ckamble2013 — 2013-09-18T01:48:54-04:00 — #7
Linux is a good option in terms of price and security but windows can be more helpful for you if you need GUI.
system — 2013-09-21T01:57:52-04:00 — #8
doonker_com — 2013-09-23T23:47:17-04:00 — #9
I agree with Rubble. Plus it depends on what you're trying to accomplish with your web design, performance and content.
funnyla — 2013-09-25T03:17:36-04:00 — #10
Linux and Windows are two kinds of operating systems. Windows is more powerful at desktop and most of sites are powered by Linux servers. To decide which host to use, it depends on how your site being built. If your site built with php, like wordpress, then Linux will be a better choice.
surajnair — 2013-09-26T08:57:06-04:00 — #11
Both Linux and Windows is good, the most i prefer the best in terms of quality and and reliability is Windows, and easy accessibility. These are a very few pros that i would go for Windows Hosting rather than Linux Hosting.
cpradio — 2013-09-26T10:23:56-04:00 — #12
I'm not sure I agree with you at all on that analysis. Both Windows and Linux have quality and are reliable when setup properly. As far as Accessibility, I definitely disagree and must give Linux the edge as you can access it remotely and perform any task via the command line, good luck doing that with Windows. You must have a way to remote in unless using a tool specifically for managing IIS (or unless they greatly changed things with Windows Server 2008, but I don't think they changed that much).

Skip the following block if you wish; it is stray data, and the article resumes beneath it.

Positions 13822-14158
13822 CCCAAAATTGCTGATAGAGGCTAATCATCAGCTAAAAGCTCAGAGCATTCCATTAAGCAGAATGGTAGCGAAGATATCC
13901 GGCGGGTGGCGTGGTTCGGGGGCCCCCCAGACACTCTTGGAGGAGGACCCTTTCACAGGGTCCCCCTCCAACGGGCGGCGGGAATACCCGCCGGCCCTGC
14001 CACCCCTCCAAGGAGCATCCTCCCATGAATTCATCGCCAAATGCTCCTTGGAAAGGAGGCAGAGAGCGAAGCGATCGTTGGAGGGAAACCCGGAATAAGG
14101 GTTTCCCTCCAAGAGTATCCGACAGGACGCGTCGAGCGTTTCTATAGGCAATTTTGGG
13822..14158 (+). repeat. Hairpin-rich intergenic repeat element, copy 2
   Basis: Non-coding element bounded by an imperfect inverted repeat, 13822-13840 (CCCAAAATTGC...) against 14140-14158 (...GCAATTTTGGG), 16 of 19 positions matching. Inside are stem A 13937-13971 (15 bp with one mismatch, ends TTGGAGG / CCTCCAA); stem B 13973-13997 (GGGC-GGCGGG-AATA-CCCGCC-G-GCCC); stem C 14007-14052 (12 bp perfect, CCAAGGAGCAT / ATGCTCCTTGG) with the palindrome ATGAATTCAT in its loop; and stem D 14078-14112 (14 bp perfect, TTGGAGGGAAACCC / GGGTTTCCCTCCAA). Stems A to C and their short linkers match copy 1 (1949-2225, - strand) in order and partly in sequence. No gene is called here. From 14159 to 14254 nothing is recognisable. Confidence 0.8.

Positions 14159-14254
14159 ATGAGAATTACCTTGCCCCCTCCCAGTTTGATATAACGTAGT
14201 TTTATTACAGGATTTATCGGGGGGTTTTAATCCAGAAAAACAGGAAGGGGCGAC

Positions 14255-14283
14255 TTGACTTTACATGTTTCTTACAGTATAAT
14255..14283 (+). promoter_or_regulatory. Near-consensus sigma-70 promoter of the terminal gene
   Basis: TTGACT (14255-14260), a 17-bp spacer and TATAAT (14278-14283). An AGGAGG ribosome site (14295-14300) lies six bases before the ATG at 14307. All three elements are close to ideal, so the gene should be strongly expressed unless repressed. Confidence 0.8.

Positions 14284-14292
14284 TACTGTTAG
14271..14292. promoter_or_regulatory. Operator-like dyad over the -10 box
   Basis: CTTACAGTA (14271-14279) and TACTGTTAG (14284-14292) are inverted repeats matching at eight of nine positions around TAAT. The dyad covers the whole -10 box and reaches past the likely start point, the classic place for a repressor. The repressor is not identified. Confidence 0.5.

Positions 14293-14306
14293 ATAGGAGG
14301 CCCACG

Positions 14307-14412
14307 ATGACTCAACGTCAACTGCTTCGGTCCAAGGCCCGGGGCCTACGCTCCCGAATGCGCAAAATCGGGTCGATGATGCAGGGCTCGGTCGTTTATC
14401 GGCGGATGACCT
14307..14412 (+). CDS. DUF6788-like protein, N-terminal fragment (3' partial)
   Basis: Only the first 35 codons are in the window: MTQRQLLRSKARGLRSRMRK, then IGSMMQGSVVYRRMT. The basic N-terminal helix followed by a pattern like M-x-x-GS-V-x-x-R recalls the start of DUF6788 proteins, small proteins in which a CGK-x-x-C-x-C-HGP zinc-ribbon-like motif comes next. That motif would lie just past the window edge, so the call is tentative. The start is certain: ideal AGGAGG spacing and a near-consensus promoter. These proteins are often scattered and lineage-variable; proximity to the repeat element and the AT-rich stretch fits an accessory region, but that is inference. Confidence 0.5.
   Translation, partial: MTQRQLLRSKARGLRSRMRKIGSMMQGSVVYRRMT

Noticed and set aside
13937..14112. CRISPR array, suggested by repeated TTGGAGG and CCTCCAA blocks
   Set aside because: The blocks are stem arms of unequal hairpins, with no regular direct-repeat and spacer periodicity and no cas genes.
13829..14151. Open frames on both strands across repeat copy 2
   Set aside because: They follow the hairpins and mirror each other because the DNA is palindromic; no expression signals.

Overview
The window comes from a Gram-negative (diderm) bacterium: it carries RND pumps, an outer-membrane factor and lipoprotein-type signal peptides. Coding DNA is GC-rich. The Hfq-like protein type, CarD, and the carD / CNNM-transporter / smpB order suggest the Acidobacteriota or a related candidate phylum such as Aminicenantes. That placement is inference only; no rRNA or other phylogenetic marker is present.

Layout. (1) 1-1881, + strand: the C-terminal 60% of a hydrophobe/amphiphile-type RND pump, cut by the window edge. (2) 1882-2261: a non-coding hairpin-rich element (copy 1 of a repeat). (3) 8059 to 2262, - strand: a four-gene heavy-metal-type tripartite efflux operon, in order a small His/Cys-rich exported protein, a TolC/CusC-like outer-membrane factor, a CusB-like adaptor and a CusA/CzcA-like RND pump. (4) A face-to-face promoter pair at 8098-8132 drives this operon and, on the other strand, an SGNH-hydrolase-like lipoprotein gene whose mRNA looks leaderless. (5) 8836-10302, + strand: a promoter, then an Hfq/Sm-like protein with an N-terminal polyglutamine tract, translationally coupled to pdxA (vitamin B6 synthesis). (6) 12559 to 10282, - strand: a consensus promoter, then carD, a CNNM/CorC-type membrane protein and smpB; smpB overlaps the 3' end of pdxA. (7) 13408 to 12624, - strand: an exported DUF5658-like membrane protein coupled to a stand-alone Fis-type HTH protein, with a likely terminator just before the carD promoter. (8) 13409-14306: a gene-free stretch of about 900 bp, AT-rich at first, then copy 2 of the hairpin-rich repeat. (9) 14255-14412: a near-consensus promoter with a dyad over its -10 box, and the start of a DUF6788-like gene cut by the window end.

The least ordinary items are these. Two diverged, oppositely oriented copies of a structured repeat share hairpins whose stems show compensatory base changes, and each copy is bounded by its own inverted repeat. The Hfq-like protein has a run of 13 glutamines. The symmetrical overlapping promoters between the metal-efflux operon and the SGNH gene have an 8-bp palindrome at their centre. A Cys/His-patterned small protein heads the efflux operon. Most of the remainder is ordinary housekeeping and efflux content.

gajender999 — 2013-09-27T03:52:13-04:00 — #13
Although all websites run either on Linux server or Windows server. But we can’t say that windows hosting is better than Linux hosting or Linux hosting is better than Windows because both have their own pros and cons. Basically PHP/PERL/MySQL (Linux based technologies) runs on a Linux server and ASP/ASP.NET (A Microsoft based technology) runs on a windows server.
Some reputed hosts like Godady (there may be some other) offer PHP and MySql on windows server is well.
But still vast majority of sites use Linux based server because Linux has a strong reputation for the security and web server performance. Linux may be faster in some reasons and apart from this Linux is cheaper than Windows as Linux is free open source but in the case of Window it does not apply.
So finally it depend on the needs if you want your site in PHP then you should choose Linux platform and if you want your site in ASP.NET then you should choose Windows platform.
hostripples — 2013-09-28T08:16:46-04:00 — #14
Linux hosting and windows hosting has some good and bad features in it . It depends on the website code you are using . Mostly linux server are prefered as they are cheap and has high security measures taken in it . Windows server also has some good security features enabled by default in it . So it depends on you which platform you should go.
force — 2013-09-28T19:09:15-04:00 — #15
When posting about the benefits/drawbacks of each hosting platform, please be specific. Comments that are simply sweeping generalizations will be removed from this point forward.
david_white — 2013-11-13T07:48:45-05:00 — #16
Do you run on ASP or .NET? Would you be needing full database access via MSSQL? If so, you should probably go with Windows. Bear in mind, however, that Windows requires a license to run which means it will be more expensive to host on.
Linux is your versatile hosting platform. Can't go very wrong with it, unless you have niche requirements.
force — 2013-11-30T17:33:29-05:00 — #17
Thanks for your input everyone. Considering that the OP has not responded in quite some time and that there haven't been any additional responses with a significant amount of detail, this thread is now closed.
If anyone wishes to start a new thread discussing something specific between the two platforms, you are perfectly welcome to do so.